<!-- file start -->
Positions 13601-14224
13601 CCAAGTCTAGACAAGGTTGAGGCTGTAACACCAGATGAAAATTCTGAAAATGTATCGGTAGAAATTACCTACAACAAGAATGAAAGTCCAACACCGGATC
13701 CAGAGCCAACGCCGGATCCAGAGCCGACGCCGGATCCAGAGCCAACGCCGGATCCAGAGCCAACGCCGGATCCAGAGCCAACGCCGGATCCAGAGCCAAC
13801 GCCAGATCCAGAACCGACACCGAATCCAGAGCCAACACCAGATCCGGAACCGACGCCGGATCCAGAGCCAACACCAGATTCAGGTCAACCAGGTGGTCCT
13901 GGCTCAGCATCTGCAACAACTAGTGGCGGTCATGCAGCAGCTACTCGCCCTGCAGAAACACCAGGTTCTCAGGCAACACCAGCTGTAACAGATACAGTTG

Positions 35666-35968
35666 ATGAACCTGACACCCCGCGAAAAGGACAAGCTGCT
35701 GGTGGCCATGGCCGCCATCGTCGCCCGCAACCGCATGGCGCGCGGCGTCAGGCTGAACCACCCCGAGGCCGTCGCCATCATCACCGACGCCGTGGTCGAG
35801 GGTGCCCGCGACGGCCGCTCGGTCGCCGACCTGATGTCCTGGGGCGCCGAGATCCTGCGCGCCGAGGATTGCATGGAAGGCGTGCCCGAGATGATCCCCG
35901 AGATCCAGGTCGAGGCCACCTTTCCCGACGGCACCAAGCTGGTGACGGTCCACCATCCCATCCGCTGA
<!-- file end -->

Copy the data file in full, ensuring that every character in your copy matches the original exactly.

Positions 13601-14224
13601 CCAAGTCTAGACAAGGTTGAGGCTGTAACACCAGATGAAAATTCTGAAAATGTATCGGTAGAAATTACCTACAACAAGAATGAAAGTCCAACACCGGATC
13701 CAGAGCCAACGCCGGATCCAGAGCCGACGCCGGATCCAGAGCCAACGCCGGATCCAGAGCCAACGCCGGATCCAGAGCCAACGCCGGATCCAGAGCCAAC
13801 GCCAGATCCAGAACCGACACCGAATCCAGAGCCAACACCAGATCCGGAACCGACGCCGGATCCAGAGCCAACACCAGATTCAGGTCAACCAGGTGGTCCT
13901 GGCTCAGCATCTGCAACAACTAGTGGCGGTCATGCAGCAGCTACTCGCCCTGCAGAAACACCAGGTTCTCAGGCAACACCAGCTGTAACAGATACAGTTG

Positions 35666-35968
35666 ATGAACCTGACACCCCGCGAAAAGGACAAGCTGCT
35701 GGTGGCCATGGCCGCCATCGTCGCCCGCAACCGCATGGCGCGCGGCGTCAGGCTGAACCACCCCGAGGCCGTCGCCATCATCACCGACGCCGTGGTCGAG
35801 GGTGCCCGCGACGGCCGCTCGGTCGCCGACCTGATGTCCTGGGGCGCCGAGATCCTGCGCGCCGAGGATTGCATGGAAGGCGTGCCCGAGATGATCCCCG
35901 AGATCCAGGTCGAGGCCACCTTTCCCGACGGCACCAAGCTGGTGACGGTCCACCATCCCATCCGCTGA